Every week, Raid Rx will help you quarterback your healers to victory! Your host is Matt Low, the grand poohbah of World of Matticus and a founder of Plus Heal, a discussion community for healers of all experience levels and interests. Catch his weekly podcast on healing, raiding and leading, the Matticast.
"Wipe it!" my raid leader bellows. I whip off my headset in disgust and sink back in my chair, burying my face in my trembling hands and tuning out the usual post-wipe Mumble drivel. After collecting myself, I pull up any logs and try to figure out what happened. Could I have done anything to change the outcome? In most cases, the answer is a yes. There is always something that any single player could have done differently in the moments leading up to a fateful wipe.
Last week's column about pushing healing performance seemed to have struck a chord with several readers. I wanted to take a moment and examine some of the commenters' approaches to rankings, meters and healing logs.
If you want to play at a higher level than you are now, you must start with your mind. Blaming other players because you are being outplayed is not going to help you get any better.
The wrong approach
We've all seen these excuses before. I've raged out multiple times in Counterstrike back in the day, as well. I'll give you some examples of my excuses:
- Crappy computer
Better-gemmed and -enchanted opponent
Understanding players immediately notice when a player legitimately lags out or disconnects (instead of "accidentally" hitting the modem). It's unfortunate, but it happens once in a while. However, there's that subset of players who seem to want to blame their misfortunes on something that isn't them. For whatever reason, these players refuse to believe that they are the cause of their own lack of skill.
I have a hunch that such players are too proud to admit that they screwed up somehow.
The right approach
When they get out DPSed or outhealed on the meters, or if they happen to die, good players immediately ask themselves what they need to do to not allow that from happening again. Then they go out and do it.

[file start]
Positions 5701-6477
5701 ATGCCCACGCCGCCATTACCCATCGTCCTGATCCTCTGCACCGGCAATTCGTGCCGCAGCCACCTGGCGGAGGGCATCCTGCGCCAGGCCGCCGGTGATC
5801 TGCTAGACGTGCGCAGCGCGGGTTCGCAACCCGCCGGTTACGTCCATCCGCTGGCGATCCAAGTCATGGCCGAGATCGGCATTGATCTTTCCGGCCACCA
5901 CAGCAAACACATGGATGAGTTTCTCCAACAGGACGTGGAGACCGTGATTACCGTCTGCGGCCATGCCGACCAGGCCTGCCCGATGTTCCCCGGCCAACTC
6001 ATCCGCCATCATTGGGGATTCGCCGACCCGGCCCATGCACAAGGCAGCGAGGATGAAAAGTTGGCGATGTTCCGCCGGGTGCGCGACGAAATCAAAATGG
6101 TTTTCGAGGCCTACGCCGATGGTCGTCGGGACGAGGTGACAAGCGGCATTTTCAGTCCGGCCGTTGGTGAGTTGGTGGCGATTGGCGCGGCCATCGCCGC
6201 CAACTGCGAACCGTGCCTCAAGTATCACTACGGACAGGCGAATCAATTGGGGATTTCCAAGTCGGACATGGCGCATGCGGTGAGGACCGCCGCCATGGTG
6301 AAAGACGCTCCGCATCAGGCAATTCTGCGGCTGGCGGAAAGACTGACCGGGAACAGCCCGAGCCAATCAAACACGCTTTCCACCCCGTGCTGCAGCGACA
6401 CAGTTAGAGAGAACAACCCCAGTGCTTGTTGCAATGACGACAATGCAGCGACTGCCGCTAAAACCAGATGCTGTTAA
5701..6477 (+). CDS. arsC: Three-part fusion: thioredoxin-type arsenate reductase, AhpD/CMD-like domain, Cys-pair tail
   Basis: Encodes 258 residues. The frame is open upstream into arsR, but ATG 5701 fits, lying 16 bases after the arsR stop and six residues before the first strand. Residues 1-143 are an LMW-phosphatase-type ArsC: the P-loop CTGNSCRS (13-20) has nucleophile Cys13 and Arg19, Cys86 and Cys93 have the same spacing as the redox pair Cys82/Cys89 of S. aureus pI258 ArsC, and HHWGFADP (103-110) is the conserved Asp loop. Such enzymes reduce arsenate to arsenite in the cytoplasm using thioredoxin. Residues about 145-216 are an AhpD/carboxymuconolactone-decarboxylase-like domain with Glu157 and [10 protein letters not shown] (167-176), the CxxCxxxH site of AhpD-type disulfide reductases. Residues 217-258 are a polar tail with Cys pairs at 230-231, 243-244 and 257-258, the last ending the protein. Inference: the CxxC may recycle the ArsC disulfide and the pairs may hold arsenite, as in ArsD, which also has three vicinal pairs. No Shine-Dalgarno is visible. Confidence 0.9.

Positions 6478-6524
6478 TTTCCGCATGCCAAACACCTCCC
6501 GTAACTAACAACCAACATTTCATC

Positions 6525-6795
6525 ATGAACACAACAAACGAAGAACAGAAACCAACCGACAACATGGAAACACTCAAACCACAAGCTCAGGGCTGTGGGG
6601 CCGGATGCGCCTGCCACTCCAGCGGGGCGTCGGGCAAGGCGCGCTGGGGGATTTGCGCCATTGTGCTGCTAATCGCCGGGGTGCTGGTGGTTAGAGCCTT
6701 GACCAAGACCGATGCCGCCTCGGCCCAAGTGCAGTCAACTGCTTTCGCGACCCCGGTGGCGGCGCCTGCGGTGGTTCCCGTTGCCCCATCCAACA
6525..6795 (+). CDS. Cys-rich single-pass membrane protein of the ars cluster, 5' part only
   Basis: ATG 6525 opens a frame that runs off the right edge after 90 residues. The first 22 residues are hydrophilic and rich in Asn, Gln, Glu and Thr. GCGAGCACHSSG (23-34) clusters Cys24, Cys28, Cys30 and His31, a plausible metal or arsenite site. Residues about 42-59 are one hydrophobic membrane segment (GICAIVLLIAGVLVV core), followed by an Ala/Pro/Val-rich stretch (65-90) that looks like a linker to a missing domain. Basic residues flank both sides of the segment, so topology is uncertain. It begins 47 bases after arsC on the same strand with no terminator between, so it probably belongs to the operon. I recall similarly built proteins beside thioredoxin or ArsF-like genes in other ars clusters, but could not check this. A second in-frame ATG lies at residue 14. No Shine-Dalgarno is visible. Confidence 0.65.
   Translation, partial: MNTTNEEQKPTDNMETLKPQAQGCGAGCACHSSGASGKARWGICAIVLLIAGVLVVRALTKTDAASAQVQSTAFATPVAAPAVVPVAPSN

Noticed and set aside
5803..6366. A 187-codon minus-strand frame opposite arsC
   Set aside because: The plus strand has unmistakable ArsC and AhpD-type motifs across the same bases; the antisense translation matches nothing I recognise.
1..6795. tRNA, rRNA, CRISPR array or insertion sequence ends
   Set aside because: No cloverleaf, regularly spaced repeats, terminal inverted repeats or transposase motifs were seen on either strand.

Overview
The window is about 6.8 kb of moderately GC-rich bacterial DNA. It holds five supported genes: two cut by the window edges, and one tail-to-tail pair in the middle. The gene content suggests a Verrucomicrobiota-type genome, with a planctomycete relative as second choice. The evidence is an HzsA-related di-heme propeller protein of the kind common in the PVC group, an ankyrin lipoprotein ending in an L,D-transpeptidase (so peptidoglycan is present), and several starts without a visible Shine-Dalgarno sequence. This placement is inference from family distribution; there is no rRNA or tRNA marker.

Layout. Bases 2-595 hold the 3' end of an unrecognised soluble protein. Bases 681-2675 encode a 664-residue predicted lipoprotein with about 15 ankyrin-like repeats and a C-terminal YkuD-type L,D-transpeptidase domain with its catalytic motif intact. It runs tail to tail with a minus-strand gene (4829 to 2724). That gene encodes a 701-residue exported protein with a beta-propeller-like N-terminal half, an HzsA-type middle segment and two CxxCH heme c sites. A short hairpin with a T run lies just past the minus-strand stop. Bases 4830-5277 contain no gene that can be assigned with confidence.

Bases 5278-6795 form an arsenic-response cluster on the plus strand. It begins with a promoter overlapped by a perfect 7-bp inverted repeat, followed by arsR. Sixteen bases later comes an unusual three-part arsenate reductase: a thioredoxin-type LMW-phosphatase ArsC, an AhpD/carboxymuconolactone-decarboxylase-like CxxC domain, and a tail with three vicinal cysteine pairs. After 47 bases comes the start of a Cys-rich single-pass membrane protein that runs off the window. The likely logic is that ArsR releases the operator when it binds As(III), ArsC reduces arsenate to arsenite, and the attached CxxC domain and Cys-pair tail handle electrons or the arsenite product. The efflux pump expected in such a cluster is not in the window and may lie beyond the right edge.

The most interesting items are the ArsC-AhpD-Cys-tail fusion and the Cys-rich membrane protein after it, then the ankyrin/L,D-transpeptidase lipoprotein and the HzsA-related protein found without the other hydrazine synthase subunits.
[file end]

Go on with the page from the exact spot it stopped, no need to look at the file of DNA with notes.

Learning, analyzing and correcting errors is the key. The players who advance the most quickly aren't that way solely due to their gear. It's because they're adept at adjusting and reacting to the situations being thrown at them.
When I bring up the Raid Finder tool, many players slump or groan. I rub my hands excitedly. The Raid Finder is the greatest tool in the world for healers who are just starting it. You have player skills ranging from the extremely new to the somewhat knowledgeable to the skilled experts. There is such a large spread and gap from top to bottom, and their well-being is at your fingertips!
In hockey, victory is determined by whoever scores the most goals in the opposing net.
In the 100-meter dash, the winner is whoever can run that distance in the shortest amount of time. In a hot dog eating contest, you may as well just forfeit if this guy is competing against you.
New healers starting out measure their success by asking themselves one question: "Did I keep my assigned targets alive?"
Fair enough. It's a solid way for beginning healers to gauge their capabilities. I'd use it for any dungeons, heroic dungeons and specific assignments within raids. But for a healer who is trying to progress through the challenging encounters in the game and break into hard modes, that question just isn't enough. It's agonizing to hear players who are in progressive raiding guilds making these types of comments and not giving a crap about self-improvement.
If I were in a raid group that killed the Warlord boss with one tank, two warlocks, a few mages and only half the healers alive, I'd be extremely embarrassed and disappointed. Naturally, more leniency is granted if it's a first or second kill.
Start looking at meters and those logs. Stop being satisfied with "at least the boss is dead." Start setting healing benchmarks for yourself. Lay out your own healing numbers in the first week, then see what you can do in week two to beat it. For example, I'll time healing cooldowns earlier just so I can use them again later.
Another trick I learned is to not set objective-oriented goals; instead, set process-oriented goals. For example, instead of saying you're going to try to put out 30k healing per second, say that by the end of the encounter, you want to have cast Circle of Healing 40 times.
Don't be dismissive of logs and meters. They're an asset if properly used.
And ignore the bloody idiots who slyly like to beat your numbers over your head with theirs. Focus on your own first until you've developed the mental fortitude to not let that stuff get under your skin. I'll make it a secondary objective of being the best possible healer in the rankings and numbers. My main goal is making sure I went up from the previous week.
To be a better healer, you must change your mindset. All the theorycrafting, stats, gems and whatever optimizations aren't going to do much for you if your mind isn't in it from the beginning. Don't be satisfied with 15k healing per second when you know there are other healers around you with the same level of gear as you who are pushing 25k.
Change your approach.
Change the measuring stick.
Change how you raid.
Need advice on working with the healers in your guild? Raid Rx has you covered. Send your questions about raid healing to firstname.lastname@example.org. For less healer-centric raiding advice, visit Ready Check for advanced tactics and advice for the endgame raider.